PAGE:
Ever since the raids in January last year, the fate of Megaupload users’ personal files has remained uncertain.
It’s been a frustrating situation for the millions of affected users and one that has taken a turn for the worse today, with the news that one of Megaupload’s main hosting companies has decided to delete all the data they had stored.
Dutch hosting company Leaseweb has informed Kim Dotcom that all 630 servers they rented have been wiped clean. This means that petabytes of data belonging to Megaupload users is now gone for good.
“This is a huge disaster,” Dotcom tells TorrentFreak, explaining that the servers mainly contained files from European users as well as the associated backups.
Leaseweb’s decision has come as a shock to the New Zealand-based entrepreneur, not least because Megaupload has been trying hard to reconnect users with their data. In fact, Dotcom’s lawyers specifically asked the hosting provider not to delete anything until the U.S. court comes to a decision.
“They deleted petabytes of data and did not warn us at all. Our legal team asked them multiple times not to delete the data while the U.S. court is deciding about the rights of our users,” Dotcom says.
“It’s such a betrayal. They could have given us some warning. We could have informed the court that a deletion is imminent. But Leaseweb did not even give us or our users a fair chance.”
Soon after the raid Megaupload’s legal team started to discuss the option of giving back users their uploaded data, but the U.S. refused all suggestions. Megaupload and the U.S. hosting company Carpathia did come to an agreement to hand over the servers, but the Government blocked this plan in court.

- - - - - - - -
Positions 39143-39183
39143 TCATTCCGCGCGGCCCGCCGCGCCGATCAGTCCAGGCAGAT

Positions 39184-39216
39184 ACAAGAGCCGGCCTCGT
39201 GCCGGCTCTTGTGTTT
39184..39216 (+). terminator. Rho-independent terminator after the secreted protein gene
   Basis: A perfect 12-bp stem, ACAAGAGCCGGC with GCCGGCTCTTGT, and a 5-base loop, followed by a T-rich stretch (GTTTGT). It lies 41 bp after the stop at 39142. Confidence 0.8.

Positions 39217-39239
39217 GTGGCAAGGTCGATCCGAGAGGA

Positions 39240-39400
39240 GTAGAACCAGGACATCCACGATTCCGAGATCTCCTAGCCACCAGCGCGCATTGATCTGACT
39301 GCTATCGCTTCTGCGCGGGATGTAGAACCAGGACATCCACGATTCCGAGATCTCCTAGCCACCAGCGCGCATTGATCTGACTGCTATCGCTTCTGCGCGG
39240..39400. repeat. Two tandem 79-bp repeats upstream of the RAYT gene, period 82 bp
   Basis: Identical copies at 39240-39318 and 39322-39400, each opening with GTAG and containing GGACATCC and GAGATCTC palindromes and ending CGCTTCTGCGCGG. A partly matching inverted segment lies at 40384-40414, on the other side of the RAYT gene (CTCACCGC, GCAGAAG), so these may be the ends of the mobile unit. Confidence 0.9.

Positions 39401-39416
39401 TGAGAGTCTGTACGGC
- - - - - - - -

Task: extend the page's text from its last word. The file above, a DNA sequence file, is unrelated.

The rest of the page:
“This is what the U.S. government wanted all along. That’s why they seized all of our assets and would not even release funds to pay our hosting partners,” Dotcom now says.
The fate of the data stored at Carpathia is now in the hand of a U.S. judge, who still has to come to a decision. The hosting provider, meanwhile, is paying $9,000 per day out of its own pocket to store them.
“Carpathia has done the right thing and stored Megaupload servers at their own expense. That’s what Leaseweb should have done after making millions of profits from Megaupload,” Dotcom says.
“This was totally unnecessary and evil.”
Dotcom doesn’t know whether Megaupload can or will take steps against Leaseweb. The lawyers are looking into the matter, but Megaupload’s founder is most of all very sad and disappointed.
“All I can say right now is that everyone is very upset. This is the worst day since the raid for me because I was fighting every day to get users their data back. EVERY DAY!” Dotcom concludes.
Update: Leaseweb’s Alex de Joode confirmed that they deleted all Megaupload data stored on their servers. The company says it reached out to Megaupload but received no response. The company then decided to re-provision the servers.
“The storage of the 630 servers – while a relatively small burden – must serve a purpose. During the year we stored the servers and the data, we received no request for access nor any request to retain the data. After a year of nobody showing any interest in the servers and data we considered our options. We did inform MegaUpload about our decision to re-provision the servers.”
“As no response was received, we commenced the re-provisioning of the servers in February 2013. To minimize security risks and maximize the privacy of our clients, it is a standard procedure at LeaseWeb to completely clean servers before they are offered to any new customer.”
“We absolutely regret the setbacks Kim Dotcom has had since MegaUpload was taken offline, but we hope he as an entrepreneur will understand our side of the story and the decisions deliberately taken.”